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Before we read:
- Exodus 34:15-16 “Be careful not to make a treaty with those who live in the land; for when they prostitute themselves to their gods and sacrifice to them, they will invite you and you will eat their sacrifices. And when you choose some of their daughters as wives for your sons and those daughters prostitute themselves to their gods, they will lead your sons to do the same.”
- Deuteronomy 17:17 He must not take many wives, or his heart will be led astray. He must not accumulate large amounts of silver and gold.
- Deuteronomy 12:13-14 Be careful not to sacrifice your burnt offerings anywhere you please. Offer them only at the place the Lord will choose in one of your tribes, and there observe everything I command you.
Verse 1: “Solomon made an alliance with Pharaoh king of Egypt and married his daughter. He brought her to the City of David until he finished building his palace and the temple of the Lord, and the wall around Jerusalem. 2 The people, however, were still sacrificing at the high places, because a temple had not yet been built for the Name of the Lord. 3 Solomon showed his love for the Lord by walking according to the instructions given him by his father David, except that he offered sacrifices and burned incense on the high places.
Chapter 3 begins immediately with the scripture that will eventually be Solomon’s ultimate downfall.
Solomon made an alliance with Pharaoh king of Egypt and married his daughter.
Marriage between royal families was a common practice in the ancient Middle East because it secured peace. His MANY marriages opened the door to pagan ideas and practices. Solomon’s foreign wives brought their gods to Jerusalem which led to idolatry.
Solomon loved God, but sacrificing outside the Tabernacle was forbidden. It took the offerings out of the careful practices of the priesthood and opened the door for false teaching.
(Fun fact: 40 kings will be mentioned in 1 and 2 Kings, and Solomon is the only one in scripture that says he loved the Lord)❤
This is was so cool I thought I would share:
In 1928 a Syrian farmer found the first of many tablets in his field. He uncovered the Ras Shamra tablets. These tablets described Canaanite religious practices “in high places” of child sacrifice (lining up with the exact description from the Bible). Other cultural practices mentioned in the Bible such as Levirate marriage (Gen 38:8; Deut 25:5-6), were also described in the Ras Shamra tablets. A small fragment of one of the tablets contained an account of the flood story. Findings like this support the reliability of the Bible.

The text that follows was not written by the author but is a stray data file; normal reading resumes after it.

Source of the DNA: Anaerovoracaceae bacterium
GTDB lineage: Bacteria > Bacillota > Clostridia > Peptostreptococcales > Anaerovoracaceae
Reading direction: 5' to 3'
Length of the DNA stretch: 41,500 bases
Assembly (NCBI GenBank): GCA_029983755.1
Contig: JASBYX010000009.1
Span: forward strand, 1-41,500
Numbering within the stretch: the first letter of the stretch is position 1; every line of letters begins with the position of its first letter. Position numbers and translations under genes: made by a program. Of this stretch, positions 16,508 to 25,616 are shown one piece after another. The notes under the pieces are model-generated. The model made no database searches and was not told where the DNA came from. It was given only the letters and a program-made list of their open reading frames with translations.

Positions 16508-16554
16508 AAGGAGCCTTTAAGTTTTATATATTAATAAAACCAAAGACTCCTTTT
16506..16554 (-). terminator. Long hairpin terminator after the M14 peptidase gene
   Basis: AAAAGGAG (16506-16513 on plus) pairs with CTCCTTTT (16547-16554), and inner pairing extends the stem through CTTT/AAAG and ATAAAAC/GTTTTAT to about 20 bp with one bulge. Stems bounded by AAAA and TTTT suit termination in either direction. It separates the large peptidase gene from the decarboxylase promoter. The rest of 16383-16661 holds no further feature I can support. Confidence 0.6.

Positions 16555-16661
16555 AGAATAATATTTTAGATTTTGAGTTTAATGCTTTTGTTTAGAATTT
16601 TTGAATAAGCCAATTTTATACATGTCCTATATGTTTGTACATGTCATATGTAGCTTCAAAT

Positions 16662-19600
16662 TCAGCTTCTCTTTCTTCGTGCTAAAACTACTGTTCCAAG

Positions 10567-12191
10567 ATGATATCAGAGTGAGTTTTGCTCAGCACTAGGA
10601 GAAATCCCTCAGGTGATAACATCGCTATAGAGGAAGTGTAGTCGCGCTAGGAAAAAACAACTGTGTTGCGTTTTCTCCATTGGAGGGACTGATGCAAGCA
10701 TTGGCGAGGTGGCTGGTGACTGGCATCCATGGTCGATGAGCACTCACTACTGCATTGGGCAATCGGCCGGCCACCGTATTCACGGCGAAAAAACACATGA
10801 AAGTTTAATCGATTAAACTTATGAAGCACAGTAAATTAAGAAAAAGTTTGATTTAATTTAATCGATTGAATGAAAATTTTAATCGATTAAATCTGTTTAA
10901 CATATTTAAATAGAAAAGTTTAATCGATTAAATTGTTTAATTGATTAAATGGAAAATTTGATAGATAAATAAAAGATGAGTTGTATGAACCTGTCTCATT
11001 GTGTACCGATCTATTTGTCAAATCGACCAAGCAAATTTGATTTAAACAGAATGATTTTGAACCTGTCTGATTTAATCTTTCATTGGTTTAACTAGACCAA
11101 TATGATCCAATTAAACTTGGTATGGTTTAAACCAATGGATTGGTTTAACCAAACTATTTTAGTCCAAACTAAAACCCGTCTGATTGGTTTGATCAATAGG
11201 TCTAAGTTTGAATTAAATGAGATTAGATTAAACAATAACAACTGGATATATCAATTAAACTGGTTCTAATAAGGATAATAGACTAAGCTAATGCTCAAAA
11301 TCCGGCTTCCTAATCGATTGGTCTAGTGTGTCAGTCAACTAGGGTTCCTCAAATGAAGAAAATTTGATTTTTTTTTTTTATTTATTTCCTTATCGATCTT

God said, “Ask for whatever you want me to give you.”
Solomon said, “So give your servant a discerning heart to govern your people and to distinguish between right and wrong. For who is able to govern this great people of yours?”
His words show that he viewed himself as dependent on God, not self-sufficient.
(A few keywords are underlined)
10 The Lord was pleased that Solomon had asked for this. 11 So God said to him, “Since you have asked for this and not for long life or wealth for yourself, nor have asked for the death of your enemies but for discernment in administering justice, 12 I will do what you have asked. I will give you a wise and discerning heart, so that there will never have been anyone like you, nor will there ever be. 13 Moreover, I will give you what you have not asked for—both wealth and honor—so that in your lifetime you will have no equal among kings. 14 And if you walk in obedience to me and keep my decrees and commands as David your father did, I will give you a long life.”
(Darn! as soon as I see an “if”, I know it’s not going to go as planned!)
One of Solomon’s first acts in the Bible to use his Wisdom was “The Wise Ruling” incident:
Chapter 4- Continuing with a wise decision, Solomon organizes Officials and Governors to maintain government effectiveness. He was wiser than the men from the East (Egypt) who were known for their wisdom. The men that were named: Heman, Kalkol, and Darda are from the tribe of Judah (mentioned in 1 Chron 2:6)
2 Chronicles 1: It is not what this book says, but what it does NOT say.
- What is missing?
- Why is it missing?
Psalm 72– This is categorized as a Royal Psalm so here is my question…when you read Psalm 72, did you read is as:
- David writing it, and praying it over his son Solomon?
- Solomon, wanting/needing Wisdom from the Lord?
- Did you read it as they were referring to the Messiah?
(There is no right or wrong answer)
4 thoughts on “1 Kings 3-4, 2 Chronicles 1 and Psalm 72”
Did anyone watch the video 📽?
Yes, I watched the video. I’m not sure why but this was always my favorite Bible story growing up. I had a children’s Bible and would have my mom read this story to me over and over.
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The worship of foreign gods (in addition to) The Lord was not included in 2 Chron. Nor the number of horses — as this was forbidden of kings. I think…is what’s missing. The “look back” of The Chronicler was a more positive approach to history.
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Later the Israelites are going to taken out of the land and taken to a foreign land (Babylon). They will get released by a Persian King named Cyrus. When they go back to Jerusalem, Ezra writes the “Chronicles” to retell their history. It was to inspire the ones that returned. So the Chronicles leave out the “bad history”. Ummm, just like our American History textbooks. 😂
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